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The Tuatara; From the Age of the Dinosaurs

 

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Common name: Tuatara (Northern)

Scientific name: Sphenodon punctatus

Class: reptilia

Order: rhynchocephalia

Conservation status: threatened

Habitat: woodland and grassland of New Zealand

Size: 70-80cm

Weight: 600-900g

Diet: Carnivore, eats insects, birds eggs, frogs and small reptiles and mammals

Lifespan: 50-100 years

Appearance: Grey, green, brown scales along a typical lizard body

Breeding: Tuatara mate every 4-5 years. After a year, the female lays a clutch of egg.  Once eggs are laid, they take around a year to hatch.

Threats: In ancient times, predators were birds of prey. Nowadays, predators are introduced ones, such as dogs, cats and rodents

Other interesting facts:

  1. Males have no sexual organ
  2. Tuatara swim well
  3. Tuatara have a ‘third eye’ which can sense shadows and detect changes in light
  4. They are solitary, nocturnal animals
  5. Active at 7-22°C, only hibernating in colder winters
  6. Sleeps in a burrow, which is self-dug using their claws
  7. Their teeth are extensions of their jawbone. They don’t fall out and when they are worn down, they are not replaced.
  8. Has lived since Jurassic times, not changing m

 

I decided to do an animal profile on the tuatara because it is one of my favourite animals. Recently I was reminiscing with family and we remembered the time that I met a tuatara!

Anyway, if you enjoyed this post, please feel free to follow me on Twitter, @ShoshShearing

 

Sources:

  • hamiltonzoo.co.nz
  • Wikipedia
  • a-z-animals.com

Animal Profile: The Maned Wolf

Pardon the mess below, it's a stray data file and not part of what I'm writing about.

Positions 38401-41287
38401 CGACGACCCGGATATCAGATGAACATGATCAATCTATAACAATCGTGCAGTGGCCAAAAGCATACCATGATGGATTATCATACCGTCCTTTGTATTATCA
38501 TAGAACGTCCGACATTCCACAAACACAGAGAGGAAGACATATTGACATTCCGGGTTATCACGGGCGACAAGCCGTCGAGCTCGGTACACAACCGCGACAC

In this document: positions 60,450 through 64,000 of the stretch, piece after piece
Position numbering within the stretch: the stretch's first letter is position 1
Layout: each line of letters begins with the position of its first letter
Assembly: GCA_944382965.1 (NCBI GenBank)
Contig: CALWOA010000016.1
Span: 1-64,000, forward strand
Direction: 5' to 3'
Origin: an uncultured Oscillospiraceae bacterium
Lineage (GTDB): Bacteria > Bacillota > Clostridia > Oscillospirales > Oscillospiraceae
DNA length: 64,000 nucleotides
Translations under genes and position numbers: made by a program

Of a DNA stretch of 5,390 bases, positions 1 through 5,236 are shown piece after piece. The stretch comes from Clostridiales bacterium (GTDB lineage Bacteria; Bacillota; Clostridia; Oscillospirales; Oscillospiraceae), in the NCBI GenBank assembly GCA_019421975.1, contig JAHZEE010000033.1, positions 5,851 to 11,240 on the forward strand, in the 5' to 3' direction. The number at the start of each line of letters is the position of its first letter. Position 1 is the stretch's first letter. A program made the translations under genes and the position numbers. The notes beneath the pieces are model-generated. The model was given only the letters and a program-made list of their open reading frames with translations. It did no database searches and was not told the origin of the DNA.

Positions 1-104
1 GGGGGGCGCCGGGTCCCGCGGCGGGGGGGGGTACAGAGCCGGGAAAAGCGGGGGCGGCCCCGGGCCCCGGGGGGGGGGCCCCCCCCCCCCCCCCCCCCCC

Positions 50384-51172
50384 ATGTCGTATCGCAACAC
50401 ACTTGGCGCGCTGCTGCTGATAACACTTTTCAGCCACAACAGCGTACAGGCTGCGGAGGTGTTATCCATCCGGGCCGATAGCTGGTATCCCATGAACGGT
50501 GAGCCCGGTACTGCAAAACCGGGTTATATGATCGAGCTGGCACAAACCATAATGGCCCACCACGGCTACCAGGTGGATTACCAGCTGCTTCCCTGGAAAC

imagePhotograph credit: elelur.com

 

Common name: Maned Wolf

Scientific name: Chrysocyon brachyrus

Class: Mammalia

Order: Carnivora

Conservation status: near threatened

Habitat: Grasslands and scrub forest of South America, namely Argentina, Peru, Bolivia, Brazil and Paraguay.

Size: 1m in height

Weight: 20-25kg but may weigh up to 30kg

Diet: Omnivorous, 50:50 diet of plants to meat, but can eat a higher proportion of plant matter. Small mammals are eaten, such as cuis, rabbits and agoutis, plants eaten include many fruits and sugar cane.

Lifespan: 7-10yrs in the wild, but may live up to 15yrs in captivity

Appearance: reddish-brown fur with fox-like markings; large, erect ears (an average of 7″ in length); long, deer-like legs; pointed muzzle; mane on neck which stands erect when danger is sensed

Maturity: 2yrs

Gestation period: 60-65 days

Threats: destruction of habitat; attack spread of disease from domestic dogs

Interesting facts:

  1. Only species in the genus Chrysocyon
  2. less than 2000 left on the wild
  3. nocturnal/crepuscular animals
  4. solitary animals, only coming together for mating purposes
  5. sexually monogamous animals
  6. produce what is known as a ‘roar-bark’, a sound rarely heard by humans

 

 

Sources:

  • Wikipedia
  • Animalogic YouTube channel
  • wwf.panda.org/about_our_earth/species/profiles/mammals/wolf_maned/
  • woodlandtrust.org/education/species/maned-wolf

Animal Profile: The Manatee

 

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Photo Credit: Wikipedia

Common name: Manatee, also known as a ‘sea cow’

Scientific name: Tricheus

Order: Sirenia

IUCN Red List classification: Threatened

Habitat: Water dwelling, found in the Amazon, Africa and the West Indies

image

Lifespan in the wild: 40 years

Appearance: Thick, grey, wrinkled skin. Large bodies of 2.8-3.0 metres in length.

Weight: 400-550 kilograms.

Diet: Herbivore, eats water grasses, weeds, algae. Has a simple stomach, like a horse.

Manatees are often solitary mammals (with the exception of mother and calf). Fifty percent of their day is spent sleeping. When sleeping, the manatee surfaces for air every 15-20 minutes and when swimming, surfaces every 3-4 minutes.

These majestic creatures are mammals and they have a gestation period of 12 months. The weaning period for calves is a further 12-18 months and so the manatee only breeds once every two years or more.

 

Sources:

  • nationalgeographic.com
  • npr.org